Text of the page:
Visiting Civil War National Battlefields
By John Roberts
Los Angeles, California
October 8, 2019 7:50am CST
Antietam National Battlefield, Maryland The Battle of Antietam was the deadliest single day of fighting in Civil War history. On September 17, 1862, a combined 100,000 Union and Confederate troops clashed for 12 hours resulting in 23,000 deaths and wounded. Antietam was the first time the south went on the offensive into northern territory as General Robert E. Lee and the Confederate Army crossed the Potomac on a drive to Washington, DC. Union forces were fortunate in stopping them. The battle was considered a draw as the south never invaded again and the north learned a bloody lesson. Antietam is a typical national battlefield to visit. There is a video in the visitors center and displays of artifacts like weapons, uniforms, canon shot and bits and pieces from the fallen. Then you take a circuitous drive through farmlands to see monuments and significant battle points of interest. Manassas National Battlefield Park, Virginia Manassas (called Bull Run by the south after a local creek) was the site of two battles. The first Manassas was also the Civil War’s first major battle in 1861. Union troops marched on the Confederate capitol of Richmond with the idea of ending the war before it really began. They were smashed and fled in retreat from the ferocity of Confederate troops. It was a sobering lesson for Abraham Lincoln and the north. The south was not to be taken lightly with their superior leadership and fighting men. In 1862, the north foolishly tried to take Richmond again and sent in the mighty Army of the Potomac feeling confident of victory. In fact, the north was in desperate need of a “win.” They were greeted by Lee and General Thomas “Stonewall” Jackson led forces and suffered an even more decisive defeat. The Yankees ran away again. Visitors to the park do the usual thing. Watch a video and view artifacts in the visitors center. The first battle area requires walking a mile hiking trail. A highlight is the Stonewall Jackson monument, a life size statue of the man astride his horse. Jackson received his nickname “Stonewall” for how he held southern lines. The second battle area is an 18 mile drive. Manassas/Bull Run are among the best known and significant battles of the Civil War.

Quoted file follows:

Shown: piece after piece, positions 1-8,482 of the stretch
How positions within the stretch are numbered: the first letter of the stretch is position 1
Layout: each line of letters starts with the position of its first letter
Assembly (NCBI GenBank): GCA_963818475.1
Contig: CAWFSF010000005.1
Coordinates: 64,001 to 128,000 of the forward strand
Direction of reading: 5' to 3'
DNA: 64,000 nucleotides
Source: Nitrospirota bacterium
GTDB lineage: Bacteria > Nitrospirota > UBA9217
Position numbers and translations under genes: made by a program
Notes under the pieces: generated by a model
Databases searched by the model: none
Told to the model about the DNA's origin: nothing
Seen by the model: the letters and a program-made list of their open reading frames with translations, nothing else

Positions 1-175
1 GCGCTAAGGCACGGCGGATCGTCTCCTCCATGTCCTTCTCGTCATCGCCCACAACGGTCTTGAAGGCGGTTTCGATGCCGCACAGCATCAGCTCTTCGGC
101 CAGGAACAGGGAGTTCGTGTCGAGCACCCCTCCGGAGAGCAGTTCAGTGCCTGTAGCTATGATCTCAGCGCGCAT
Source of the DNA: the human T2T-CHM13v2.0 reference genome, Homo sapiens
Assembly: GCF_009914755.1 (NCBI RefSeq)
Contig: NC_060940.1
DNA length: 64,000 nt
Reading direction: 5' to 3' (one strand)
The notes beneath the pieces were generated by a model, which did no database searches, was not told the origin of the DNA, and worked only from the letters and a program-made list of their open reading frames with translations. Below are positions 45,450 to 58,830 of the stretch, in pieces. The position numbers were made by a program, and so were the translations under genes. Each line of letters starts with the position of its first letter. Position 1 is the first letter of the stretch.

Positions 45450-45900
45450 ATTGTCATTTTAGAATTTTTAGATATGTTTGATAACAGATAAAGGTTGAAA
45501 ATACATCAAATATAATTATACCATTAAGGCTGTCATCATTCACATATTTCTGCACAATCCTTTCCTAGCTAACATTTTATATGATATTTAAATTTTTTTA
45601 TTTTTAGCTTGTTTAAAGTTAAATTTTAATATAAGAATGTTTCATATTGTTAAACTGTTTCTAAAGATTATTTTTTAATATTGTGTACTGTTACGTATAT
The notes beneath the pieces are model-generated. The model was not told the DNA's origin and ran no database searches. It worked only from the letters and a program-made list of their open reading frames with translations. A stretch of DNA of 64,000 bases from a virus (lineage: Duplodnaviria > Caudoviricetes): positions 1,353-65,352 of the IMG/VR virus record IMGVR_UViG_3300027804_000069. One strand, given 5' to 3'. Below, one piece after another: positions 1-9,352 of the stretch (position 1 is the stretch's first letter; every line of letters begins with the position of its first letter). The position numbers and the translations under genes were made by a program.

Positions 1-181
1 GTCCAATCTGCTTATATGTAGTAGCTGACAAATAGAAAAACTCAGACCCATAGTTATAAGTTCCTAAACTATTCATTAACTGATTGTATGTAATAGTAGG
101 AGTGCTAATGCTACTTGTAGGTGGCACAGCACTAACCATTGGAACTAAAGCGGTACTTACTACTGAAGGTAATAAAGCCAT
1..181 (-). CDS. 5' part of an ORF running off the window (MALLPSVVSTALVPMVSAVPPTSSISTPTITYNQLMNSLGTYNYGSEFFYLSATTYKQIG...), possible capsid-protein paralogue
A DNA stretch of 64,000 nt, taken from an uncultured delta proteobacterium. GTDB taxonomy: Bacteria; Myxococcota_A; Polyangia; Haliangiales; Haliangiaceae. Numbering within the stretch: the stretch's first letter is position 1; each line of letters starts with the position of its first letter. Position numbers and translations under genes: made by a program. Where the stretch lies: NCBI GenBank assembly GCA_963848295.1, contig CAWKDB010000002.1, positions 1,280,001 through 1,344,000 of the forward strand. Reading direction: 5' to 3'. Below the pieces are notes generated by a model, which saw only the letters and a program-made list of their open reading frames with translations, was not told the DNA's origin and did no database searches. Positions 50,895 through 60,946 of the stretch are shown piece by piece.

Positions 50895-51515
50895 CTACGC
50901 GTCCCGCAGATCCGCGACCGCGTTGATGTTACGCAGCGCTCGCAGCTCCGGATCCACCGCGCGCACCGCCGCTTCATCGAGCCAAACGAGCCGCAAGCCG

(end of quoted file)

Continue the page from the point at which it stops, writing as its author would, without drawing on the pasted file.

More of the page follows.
9 people like this
• United States
We have several here in the South. They do re-enactments every year. Port Hudson, LA, Audubon Historic Area (love the old house there and they have a great history day with tours), Vicksburg, MS. It's always interesting to visit these historical sites. Thanks for sharing!
• United States
I used to live within a mile or two of the Manassas National Battlefield Park. I used to jog there. Anyway, Antietam puts on a display with lanterns(actually there is another term for what is used but I am blanking on it now.) I think in the first week of December with a tribute to every soldier killed. I have always wanted to go. Someone I used to work with said it is an amazing site. I remember the word now,,it is luminaries.
• Louisville, Kentucky
We went both places when I was a kid. I remember going to Appomattox as well, then on to Williamsburg for the colonial era (which I hope you did....I’ll find out soon enough!). I want to go back. I went to Virginia a few years ago to see a concert, and it hit me just how much of that lovely state is still in me after two and a half years of being stationed there in the 80s.